Monsoon Country by Pira Sudham
The novel that caused Pira Sudham to be nominated for the Nobel Prize for Literature. Much like Pira's own life it follows a poor farmer's son from the North-East to Bangkok and as an overseas student in England. In this novel you will get an insider's view of poverty and corruption in Thailand's poorest area, the Esarn. Starting in 1954 and ending in 1980 it covers a period of of immense change in Thailand, the clash of Western and Thai values, the student movement and the military repression of the 1970's.
From Monsoon Country - Liberty is a foreign word, found on a coin a foreigner dropped in the palm of my hand, but it has taken me years to fully understand its meaning; it has taken the death of Rit, a fair boy from the North; it has taken the disappearance of Kumjai. Liberty! When I go to England there will surely be more words to understand and remember. It seems that each new word takes me farther afield, always away from Napo.
Bangkok 2002 Mahanaga Edition
A true voice from Esarn
If you wish to understand Thailand's poor North-East region, Esarn, you should read the novels and short stories by Pira Sudham. Considered Thailand's leading English language writer, he was nominated for the 1990 Nobel prize for literature.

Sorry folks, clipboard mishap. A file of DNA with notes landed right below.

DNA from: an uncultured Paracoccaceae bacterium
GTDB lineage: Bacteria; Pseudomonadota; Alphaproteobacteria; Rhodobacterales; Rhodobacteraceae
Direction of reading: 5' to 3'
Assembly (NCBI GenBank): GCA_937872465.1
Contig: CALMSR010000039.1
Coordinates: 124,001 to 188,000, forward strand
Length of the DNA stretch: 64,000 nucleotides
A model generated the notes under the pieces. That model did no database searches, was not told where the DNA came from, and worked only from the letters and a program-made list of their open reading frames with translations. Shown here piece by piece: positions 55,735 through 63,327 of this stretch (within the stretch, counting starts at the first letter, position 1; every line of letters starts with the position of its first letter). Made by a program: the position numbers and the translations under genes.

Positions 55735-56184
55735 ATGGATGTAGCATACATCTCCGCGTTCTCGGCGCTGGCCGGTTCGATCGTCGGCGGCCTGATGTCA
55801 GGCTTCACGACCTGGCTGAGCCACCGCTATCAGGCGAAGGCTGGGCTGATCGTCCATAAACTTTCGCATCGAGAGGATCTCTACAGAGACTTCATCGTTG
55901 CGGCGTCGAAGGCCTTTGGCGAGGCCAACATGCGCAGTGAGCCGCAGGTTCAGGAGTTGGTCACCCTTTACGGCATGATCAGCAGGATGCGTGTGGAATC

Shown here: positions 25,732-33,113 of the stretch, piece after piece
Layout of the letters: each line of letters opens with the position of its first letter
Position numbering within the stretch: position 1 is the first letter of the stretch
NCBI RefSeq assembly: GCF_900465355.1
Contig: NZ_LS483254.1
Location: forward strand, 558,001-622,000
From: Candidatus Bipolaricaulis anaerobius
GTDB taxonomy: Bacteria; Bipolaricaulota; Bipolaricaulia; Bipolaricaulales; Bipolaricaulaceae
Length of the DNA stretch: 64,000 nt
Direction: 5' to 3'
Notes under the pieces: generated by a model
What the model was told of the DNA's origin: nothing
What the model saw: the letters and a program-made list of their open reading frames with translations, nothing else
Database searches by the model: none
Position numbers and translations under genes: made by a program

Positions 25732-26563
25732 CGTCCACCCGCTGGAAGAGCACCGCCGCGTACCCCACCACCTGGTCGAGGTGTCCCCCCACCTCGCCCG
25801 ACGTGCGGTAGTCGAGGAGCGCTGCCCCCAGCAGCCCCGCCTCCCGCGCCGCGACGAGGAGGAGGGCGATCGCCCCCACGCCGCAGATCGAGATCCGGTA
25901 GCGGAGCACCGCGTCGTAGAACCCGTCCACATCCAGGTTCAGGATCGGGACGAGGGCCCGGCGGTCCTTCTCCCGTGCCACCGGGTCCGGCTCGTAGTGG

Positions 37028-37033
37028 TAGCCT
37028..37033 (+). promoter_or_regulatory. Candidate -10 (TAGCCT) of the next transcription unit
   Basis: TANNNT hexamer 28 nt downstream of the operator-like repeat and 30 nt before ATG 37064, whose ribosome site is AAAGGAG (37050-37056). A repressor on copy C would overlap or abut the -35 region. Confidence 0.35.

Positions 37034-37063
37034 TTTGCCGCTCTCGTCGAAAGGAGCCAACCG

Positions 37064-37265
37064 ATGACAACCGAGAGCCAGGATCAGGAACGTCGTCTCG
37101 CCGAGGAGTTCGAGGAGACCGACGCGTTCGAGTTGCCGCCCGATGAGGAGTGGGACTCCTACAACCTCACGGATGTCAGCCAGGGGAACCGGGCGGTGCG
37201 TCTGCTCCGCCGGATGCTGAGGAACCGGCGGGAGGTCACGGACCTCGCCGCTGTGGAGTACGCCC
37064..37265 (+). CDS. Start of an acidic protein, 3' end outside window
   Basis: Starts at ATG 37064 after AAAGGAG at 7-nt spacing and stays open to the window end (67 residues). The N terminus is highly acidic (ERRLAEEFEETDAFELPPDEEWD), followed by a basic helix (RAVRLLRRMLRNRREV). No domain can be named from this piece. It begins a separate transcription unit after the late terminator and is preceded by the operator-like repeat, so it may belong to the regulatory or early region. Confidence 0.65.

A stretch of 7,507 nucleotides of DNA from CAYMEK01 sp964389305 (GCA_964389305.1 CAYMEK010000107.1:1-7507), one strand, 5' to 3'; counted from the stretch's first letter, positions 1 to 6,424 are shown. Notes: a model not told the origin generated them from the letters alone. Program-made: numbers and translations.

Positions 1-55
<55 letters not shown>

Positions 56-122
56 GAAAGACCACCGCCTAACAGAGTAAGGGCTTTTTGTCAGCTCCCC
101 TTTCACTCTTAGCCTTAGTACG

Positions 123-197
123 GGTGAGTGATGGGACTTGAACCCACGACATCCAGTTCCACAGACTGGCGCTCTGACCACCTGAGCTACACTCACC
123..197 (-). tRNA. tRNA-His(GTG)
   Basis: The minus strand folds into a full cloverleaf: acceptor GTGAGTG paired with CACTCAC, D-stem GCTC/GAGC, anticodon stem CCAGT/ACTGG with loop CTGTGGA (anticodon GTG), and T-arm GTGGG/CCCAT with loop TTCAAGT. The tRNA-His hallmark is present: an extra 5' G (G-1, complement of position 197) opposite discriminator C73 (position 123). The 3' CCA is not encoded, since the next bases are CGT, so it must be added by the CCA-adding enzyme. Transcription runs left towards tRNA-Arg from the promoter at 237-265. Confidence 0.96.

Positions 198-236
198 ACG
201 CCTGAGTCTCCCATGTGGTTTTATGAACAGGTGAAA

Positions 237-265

Born to poor farming family in Napo, Burirum province, in 1942, Pira traveled to Bangkok to become a temple boy, a servant to the monks, at the age of 14. He continued to study and won entrance to Thailand's top university, Chulalongkorn.
A New Zealand government scholarship started 12 years of travel from New Zealand, to Australian, Hong Kong and Europe. He never forgot the Esarn, with its' poverty and injustices and these became the background for his short stories and novels.
He now divides his time between England and Thailand's North-East where he runs a number of projects to help his fellow villagers.
Pira Sudham's own words -
"If I had not left my village then, I would have been subject, like most villagers, to the mercy of nature: floods, drought, disease, ignorance and scarcity. With endurance, I would have accepted them as my own fate, as something I cannot go against in this life"
Asked why he writes, he replies: "In my mind I carry memories of childhood, of life in villages, much as a pregnant woman carrying a child. Every day these images grow, and I know that one day I shall have to give birth to them through the medium of writing. Besides, I don't want people in our villages, so far removed from other peoples because of distance and poverty, to be born, suffer and to die in vain."
Pira Sudham signing books at the DCO office
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